Doing something, anything, every single day is also incredibly important. Rome wasn’t built in a day and neither was Apple or Microsoft. Continual effort towards a goal will get you far!

I can’t remember where I heard this first but the idea is this, “If you are doing the same thing in the same way you did it last month let alone last year, you are probably falling behind.”

Things are changing and it’s important to keep learning about new ways to create, to market your work, to connect with others and more. What if I’d never tried Twitter or started a blog? My life and business would be so different than it is today! Become a life-long learner and you will be constantly amazed at what you can do.

6. As a #PowerArtist, what do you do to ‘give back’ or ‘pay it forward’ to your community.

While teaching about art licensing is part of my business, I do a lot of ‘pay it forward’ things for the art licensing community. I blog extensively, speak and write articles about how to license art but I think the thing I’m most proud of is the Art Licensing Monthly Ask Call Series.

  • Each month, artists submit questions they have about art licensing to me or other experts in the art licensing field. I’ve had website experts, an attorney and agent participate.
  • I’ve had the extreme honor of interviewing artists like Paul Brent, Mary Engelbreit, Debbie Mumm, Jill Seale, Drew Brophy and his wife and business partner Maria, as well as Dena of Dena Designs.
  • The calls are free each and every month for anyone who wants to listen live. The mp3 replays are free for each experts first call and available for a nominal fee for subsequent calls.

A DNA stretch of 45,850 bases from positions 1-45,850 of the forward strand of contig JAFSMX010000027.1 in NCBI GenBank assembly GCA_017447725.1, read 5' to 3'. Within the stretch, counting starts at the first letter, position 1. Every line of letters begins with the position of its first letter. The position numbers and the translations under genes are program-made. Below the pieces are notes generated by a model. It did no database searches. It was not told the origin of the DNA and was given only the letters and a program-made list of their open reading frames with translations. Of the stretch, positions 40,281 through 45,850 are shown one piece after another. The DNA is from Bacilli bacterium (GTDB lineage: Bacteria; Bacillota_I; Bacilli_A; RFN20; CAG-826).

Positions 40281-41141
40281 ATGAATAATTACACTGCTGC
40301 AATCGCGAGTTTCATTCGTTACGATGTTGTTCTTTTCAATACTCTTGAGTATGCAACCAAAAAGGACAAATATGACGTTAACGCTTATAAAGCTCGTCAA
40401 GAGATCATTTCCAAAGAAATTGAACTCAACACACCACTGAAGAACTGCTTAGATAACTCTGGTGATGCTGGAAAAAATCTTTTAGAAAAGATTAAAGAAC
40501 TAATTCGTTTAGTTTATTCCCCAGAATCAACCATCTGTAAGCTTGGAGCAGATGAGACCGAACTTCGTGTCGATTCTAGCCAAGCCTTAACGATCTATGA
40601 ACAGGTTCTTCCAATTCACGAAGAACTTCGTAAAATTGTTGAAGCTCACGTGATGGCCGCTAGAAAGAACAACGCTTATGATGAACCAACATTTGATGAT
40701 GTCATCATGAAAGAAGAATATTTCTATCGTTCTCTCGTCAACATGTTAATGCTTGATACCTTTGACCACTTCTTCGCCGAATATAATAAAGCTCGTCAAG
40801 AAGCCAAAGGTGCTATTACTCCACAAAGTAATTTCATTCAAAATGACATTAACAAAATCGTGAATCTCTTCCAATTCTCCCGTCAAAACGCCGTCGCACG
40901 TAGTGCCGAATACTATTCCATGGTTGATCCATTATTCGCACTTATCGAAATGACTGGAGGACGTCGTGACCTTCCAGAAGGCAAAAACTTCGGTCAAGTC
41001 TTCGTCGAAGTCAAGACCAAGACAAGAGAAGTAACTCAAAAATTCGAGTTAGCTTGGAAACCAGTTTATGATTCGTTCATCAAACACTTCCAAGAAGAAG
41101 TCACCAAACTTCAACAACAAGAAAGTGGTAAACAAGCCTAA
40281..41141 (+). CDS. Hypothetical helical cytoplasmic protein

The time and energy I and the other experts put into these calls is probably much greater than most would imagine. But the end result is great information and inspiration for the artists and very rewarding to be able to give back for the experts involved.

  • When I did my first call in December of 2008 I couldn’t have imagined what this series would turn into and I am humbled with the response from everyone involved.
  • Artists can learn about upcoming calls as well as past replays at www.ArtLicensingInfo.com/audio-archives.html


I personally want to send out BIG thanks and a hug to Tara for being so generous and for sharing such powerful inside information with us here. It will be fun to go into the stores and look for Tara’s great designs! I pinged Macy’s and Target…so who knows, let’s keep our fingers crossed! ~Lori 🙂


To learn more about Tara, art marketing and art licensing information, please check out the links below.

You might also enjoy these other articles:
#PowerArtists Interview with Maritime Painter, Annie Strack
#PowerArtists Interview with Painter and Sculptor, Robert Girandola
Announcing the First #PowerArtists for Excellence in the Arts & Social Media
Why Artists Should use Youtube Video Marketing
10 Important Things Every Aspiring Artist Should Know: Part 1
10 Important Things Every Aspiring Artist Should Know: Part 2
5 Reasons Why Artists Need Social Media & Eye Opening Stats to Back it Up!
Newsletter Art Marketing Tips that Work!
5 Common Traits of Successful Artists
The Importance of Value and Tone in Painting
Selling Art on Facebook: One Artist’s Way
PS. Let’s meet on Facebook and Twitter!

Privacy Preference Center